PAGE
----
Vehicle manufacturers seem better prepared than the suppliers of auto parts to submit early warnings about complaints and defects, while they all face rapidly approaching deadlines to submit such info...
Vehicle manufacturers seem better prepared than the suppliers of auto parts to submit early warnings about complaints and defects, while they all face rapidly approaching deadlines to submit such information to the U.S. National Highway Safety Administration (NHTSA).
Syncata Corporation, an automotive consultancy, recently found that 85 per cent of vehicle manufacturers were prepared to submit the early warning reports as required by the Transportation Recall, Enhancement, Accountability and Documentation (TREAD) Act. Yet more than 40 per cent of suppliers were “not at all” or only “somewhat” prepared to generate and submit the reports.
The TREAD Act requires the makers of vehicles and related parts to provide NHTSA with reports on consumer complaints as well as warranty, legal claims, production volumes, field reports and incidents of death and injury.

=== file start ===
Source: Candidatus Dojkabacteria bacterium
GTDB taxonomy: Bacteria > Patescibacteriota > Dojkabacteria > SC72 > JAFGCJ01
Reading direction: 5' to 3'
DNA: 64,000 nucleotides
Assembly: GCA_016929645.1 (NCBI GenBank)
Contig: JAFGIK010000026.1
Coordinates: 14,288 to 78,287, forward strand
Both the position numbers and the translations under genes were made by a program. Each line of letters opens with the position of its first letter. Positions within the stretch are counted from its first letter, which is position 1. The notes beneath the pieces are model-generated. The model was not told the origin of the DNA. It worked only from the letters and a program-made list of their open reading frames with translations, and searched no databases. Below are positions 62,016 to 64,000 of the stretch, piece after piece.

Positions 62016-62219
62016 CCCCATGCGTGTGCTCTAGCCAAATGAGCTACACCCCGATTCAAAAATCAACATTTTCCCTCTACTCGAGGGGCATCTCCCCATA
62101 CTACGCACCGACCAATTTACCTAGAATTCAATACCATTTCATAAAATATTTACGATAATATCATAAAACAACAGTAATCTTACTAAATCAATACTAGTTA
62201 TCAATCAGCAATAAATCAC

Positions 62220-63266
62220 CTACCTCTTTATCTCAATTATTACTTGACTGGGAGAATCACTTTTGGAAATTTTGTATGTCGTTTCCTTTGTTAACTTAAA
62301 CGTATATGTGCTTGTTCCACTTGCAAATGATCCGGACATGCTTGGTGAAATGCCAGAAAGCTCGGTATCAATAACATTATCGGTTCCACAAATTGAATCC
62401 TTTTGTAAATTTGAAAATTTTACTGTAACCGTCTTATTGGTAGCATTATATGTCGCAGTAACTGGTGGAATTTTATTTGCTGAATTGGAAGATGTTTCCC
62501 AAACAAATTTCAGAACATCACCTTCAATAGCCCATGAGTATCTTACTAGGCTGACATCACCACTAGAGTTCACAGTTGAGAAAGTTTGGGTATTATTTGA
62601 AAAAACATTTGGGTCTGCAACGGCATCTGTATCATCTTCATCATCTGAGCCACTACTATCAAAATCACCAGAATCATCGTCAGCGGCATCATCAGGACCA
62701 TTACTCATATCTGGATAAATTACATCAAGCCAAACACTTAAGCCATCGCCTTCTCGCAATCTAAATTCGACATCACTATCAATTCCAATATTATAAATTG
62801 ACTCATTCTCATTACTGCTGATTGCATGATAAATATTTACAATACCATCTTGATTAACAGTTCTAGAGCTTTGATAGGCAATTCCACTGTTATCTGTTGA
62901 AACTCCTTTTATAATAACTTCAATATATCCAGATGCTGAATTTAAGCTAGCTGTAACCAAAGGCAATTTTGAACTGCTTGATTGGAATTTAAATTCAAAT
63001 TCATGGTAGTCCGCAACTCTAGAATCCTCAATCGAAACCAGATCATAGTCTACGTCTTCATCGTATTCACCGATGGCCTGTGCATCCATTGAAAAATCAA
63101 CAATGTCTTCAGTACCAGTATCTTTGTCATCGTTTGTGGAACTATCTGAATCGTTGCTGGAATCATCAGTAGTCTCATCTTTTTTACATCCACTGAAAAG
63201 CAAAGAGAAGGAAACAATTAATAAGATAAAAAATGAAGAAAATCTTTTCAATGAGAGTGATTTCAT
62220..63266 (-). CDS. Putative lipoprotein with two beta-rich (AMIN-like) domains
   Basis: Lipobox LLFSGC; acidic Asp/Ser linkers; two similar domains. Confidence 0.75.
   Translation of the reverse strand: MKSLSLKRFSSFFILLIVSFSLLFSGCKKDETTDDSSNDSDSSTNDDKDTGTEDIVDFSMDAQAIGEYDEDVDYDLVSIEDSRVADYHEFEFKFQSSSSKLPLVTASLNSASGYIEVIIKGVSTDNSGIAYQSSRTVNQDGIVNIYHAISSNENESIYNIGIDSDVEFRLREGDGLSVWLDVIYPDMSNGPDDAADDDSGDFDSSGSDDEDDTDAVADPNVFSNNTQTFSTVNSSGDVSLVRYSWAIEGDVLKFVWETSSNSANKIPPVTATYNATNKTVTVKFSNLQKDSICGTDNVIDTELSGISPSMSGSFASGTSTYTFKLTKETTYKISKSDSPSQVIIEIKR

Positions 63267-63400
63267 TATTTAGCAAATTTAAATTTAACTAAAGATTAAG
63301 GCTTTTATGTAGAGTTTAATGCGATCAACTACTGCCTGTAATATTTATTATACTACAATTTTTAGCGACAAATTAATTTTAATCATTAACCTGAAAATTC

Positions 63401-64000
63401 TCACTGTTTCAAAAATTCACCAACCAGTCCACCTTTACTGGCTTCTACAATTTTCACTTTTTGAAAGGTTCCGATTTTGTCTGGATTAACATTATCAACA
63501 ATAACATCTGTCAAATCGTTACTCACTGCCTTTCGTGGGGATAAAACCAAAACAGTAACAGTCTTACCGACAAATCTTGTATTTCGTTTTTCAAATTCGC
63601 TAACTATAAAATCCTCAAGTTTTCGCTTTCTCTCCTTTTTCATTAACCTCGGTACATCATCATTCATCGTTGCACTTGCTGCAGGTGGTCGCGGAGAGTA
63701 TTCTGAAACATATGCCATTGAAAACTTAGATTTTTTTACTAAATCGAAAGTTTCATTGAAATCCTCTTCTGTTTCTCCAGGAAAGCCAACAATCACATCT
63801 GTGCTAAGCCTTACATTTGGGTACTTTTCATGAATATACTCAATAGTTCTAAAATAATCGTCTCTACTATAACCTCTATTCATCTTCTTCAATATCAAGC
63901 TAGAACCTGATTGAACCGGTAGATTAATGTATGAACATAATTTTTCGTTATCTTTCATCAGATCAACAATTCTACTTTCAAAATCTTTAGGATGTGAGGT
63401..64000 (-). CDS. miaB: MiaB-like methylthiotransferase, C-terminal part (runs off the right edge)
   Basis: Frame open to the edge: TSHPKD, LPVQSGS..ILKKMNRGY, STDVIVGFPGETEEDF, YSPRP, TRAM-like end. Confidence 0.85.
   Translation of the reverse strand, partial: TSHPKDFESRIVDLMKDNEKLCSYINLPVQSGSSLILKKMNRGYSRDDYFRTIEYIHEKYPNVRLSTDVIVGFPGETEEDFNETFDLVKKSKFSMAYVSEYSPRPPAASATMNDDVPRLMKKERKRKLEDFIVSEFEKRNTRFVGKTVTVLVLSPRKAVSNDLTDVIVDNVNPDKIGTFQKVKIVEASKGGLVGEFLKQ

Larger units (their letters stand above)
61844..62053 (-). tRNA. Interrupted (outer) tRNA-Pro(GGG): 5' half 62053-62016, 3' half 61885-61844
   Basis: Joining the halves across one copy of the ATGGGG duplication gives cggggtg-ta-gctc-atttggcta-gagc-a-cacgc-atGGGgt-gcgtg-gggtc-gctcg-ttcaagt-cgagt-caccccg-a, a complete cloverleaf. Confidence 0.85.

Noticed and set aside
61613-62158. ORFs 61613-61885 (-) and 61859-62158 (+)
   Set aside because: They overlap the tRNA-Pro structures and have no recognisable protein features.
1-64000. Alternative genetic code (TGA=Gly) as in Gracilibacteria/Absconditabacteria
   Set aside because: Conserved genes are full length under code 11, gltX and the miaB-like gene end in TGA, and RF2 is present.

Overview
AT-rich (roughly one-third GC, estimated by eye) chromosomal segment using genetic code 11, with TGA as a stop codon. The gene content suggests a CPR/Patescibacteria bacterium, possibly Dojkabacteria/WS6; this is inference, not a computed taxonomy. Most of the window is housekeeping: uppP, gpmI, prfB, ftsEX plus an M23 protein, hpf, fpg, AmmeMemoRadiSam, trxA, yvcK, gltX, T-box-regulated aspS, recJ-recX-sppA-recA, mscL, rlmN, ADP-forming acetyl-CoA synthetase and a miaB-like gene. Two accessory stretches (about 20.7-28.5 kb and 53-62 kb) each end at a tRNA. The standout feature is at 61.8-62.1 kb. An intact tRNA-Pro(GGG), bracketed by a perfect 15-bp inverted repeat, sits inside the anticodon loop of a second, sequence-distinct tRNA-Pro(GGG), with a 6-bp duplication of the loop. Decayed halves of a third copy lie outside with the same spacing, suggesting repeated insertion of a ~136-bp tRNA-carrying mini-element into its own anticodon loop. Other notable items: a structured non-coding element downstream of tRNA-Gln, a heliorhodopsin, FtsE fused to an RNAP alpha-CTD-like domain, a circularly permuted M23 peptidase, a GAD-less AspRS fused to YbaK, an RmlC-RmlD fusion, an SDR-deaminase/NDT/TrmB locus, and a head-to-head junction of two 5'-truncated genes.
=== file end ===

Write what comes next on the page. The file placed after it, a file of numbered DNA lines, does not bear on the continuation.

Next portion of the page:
The first reports are due on Dec. 1, after NHTSA pushed back the beginning of the first three-month reporting period to July 1. (The initial start date was April 1.) The date for submitting baseline reports of historical data was also pushed back to Jan. 17, 2004, from Aug. 1, 2003.
The weak state of readiness could be linked to confusion about the Act itself.
“NHTSA’s requirements are complex, frequently changing and subject to multiple interpretations by their own legal team, which has made it difficult for many companies to understand their specific compliance steps,” said Marianne Grant, director of the Syncata business innovation center.
Almost 40 per cent of supplier respondents said that they understood the changing compliance requirements only “somewhat” or “not at all.”
And while manufacturers may be more willing to submit reports, just over 15 per cent said they were “extremely well” prepared. The makers of medium- and heavy-duty vehicles, trailers and recreational vehicles were the most likely to be prepared to meet the rules, the group found.
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